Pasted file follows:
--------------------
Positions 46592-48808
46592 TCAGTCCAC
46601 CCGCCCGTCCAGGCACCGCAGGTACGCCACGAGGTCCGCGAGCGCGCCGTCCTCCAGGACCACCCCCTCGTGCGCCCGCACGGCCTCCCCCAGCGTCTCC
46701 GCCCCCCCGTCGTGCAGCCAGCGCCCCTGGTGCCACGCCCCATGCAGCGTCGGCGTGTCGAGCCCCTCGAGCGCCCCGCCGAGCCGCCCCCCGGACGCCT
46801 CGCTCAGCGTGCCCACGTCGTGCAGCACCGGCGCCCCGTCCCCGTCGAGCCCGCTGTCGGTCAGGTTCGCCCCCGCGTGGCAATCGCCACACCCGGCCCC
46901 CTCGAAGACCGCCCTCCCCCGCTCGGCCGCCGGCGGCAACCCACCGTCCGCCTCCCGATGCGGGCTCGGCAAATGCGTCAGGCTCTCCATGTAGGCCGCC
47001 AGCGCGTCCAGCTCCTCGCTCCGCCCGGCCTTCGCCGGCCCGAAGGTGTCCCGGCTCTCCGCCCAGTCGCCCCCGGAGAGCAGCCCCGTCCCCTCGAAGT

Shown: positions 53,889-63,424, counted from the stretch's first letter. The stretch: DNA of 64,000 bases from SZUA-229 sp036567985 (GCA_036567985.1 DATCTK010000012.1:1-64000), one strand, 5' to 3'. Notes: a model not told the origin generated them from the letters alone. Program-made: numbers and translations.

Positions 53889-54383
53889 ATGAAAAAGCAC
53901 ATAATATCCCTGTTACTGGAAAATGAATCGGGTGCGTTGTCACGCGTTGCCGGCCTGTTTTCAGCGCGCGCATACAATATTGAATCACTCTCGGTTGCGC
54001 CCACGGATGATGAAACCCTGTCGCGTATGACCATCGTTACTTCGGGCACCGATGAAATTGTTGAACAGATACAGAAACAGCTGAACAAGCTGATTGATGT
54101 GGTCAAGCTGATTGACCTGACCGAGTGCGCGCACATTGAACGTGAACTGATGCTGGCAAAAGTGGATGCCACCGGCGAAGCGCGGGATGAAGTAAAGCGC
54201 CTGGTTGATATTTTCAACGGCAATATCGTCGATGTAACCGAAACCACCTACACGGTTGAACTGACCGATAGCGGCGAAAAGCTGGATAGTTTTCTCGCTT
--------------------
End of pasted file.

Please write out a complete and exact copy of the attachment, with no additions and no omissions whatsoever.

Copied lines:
Positions 46592-48808
46592 TCAGTCCAC
46601 CCGCCCGTCCAGGCACCGCAGGTACGCCACGAGGTCCGCGAGCGCGCCGTCCTCCAGGACCACCCCCTCGTGCGCCCGCACGGCCTCCCCCAGCGTCTCC
46701 GCCCCCCCGTCGTGCAGCCAGCGCCCCTGGTGCCACGCCCCATGCAGCGTCGGCGTGTCGAGCCCCTCGAGCGCCCCGCCGAGCCGCCCCCCGGACGCCT
46801 CGCTCAGCGTGCCCACGTCGTGCAGCACCGGCGCCCCGTCCCCGTCGAGCCCGCTGTCGGTCAGGTTCGCCCCCGCGTGGCAATCGCCACACCCGGCCCC
46901 CTCGAAGACCGCCCTCCCCCGCTCGGCCGCCGGCGGCAACCCACCGTCCGCCTCCCGATGCGGGCTCGGCAAATGCGTCAGGCTCTCCATGTAGGCCGCC
47001 AGCGCGTCCAGCTCCTCGCTCCGCCCGGCCTTCGCCGGCCCGAAGGTGTCCCGGCTCTCCGCCCAGTCGCCCCCGGAGAGCAGCCCCGTCCCCTCGAAGT

Shown: positions 53,889-63,424, counted from the stretch's first letter. The stretch: DNA of 64,000 bases from SZUA-229 sp036567985 (GCA_036567985.1 DATCTK010000012.1:1-64000), one strand, 5' to 3'. Notes: a model not told the origin generated them from the letters alone. Program-made: numbers and translations.

Positions 53889-54383
53889 ATGAAAAAGCAC
53901 ATAATATCCCTGTTACTGGAAAATGAATCGGGTGCGTTGTCACGCGTTGCCGGCCTGTTTTCAGCGCGCGCATACAATATTGAATCACTCTCGGTTGCGC
54001 CCACGGATGATGAAACCCTGTCGCGTATGACCATCGTTACTTCGGGCACCGATGAAATTGTTGAACAGATACAGAAACAGCTGAACAAGCTGATTGATGT
54101 GGTCAAGCTGATTGACCTGACCGAGTGCGCGCACATTGAACGTGAACTGATGCTGGCAAAAGTGGATGCCACCGGCGAAGCGCGGGATGAAGTAAAGCGC
54201 CTGGTTGATATTTTCAACGGCAATATCGTCGATGTAACCGAAACCACCTACACGGTTGAACTGACCGATAGCGGCGAAAAGCTGGATAGTTTTCTCGCTT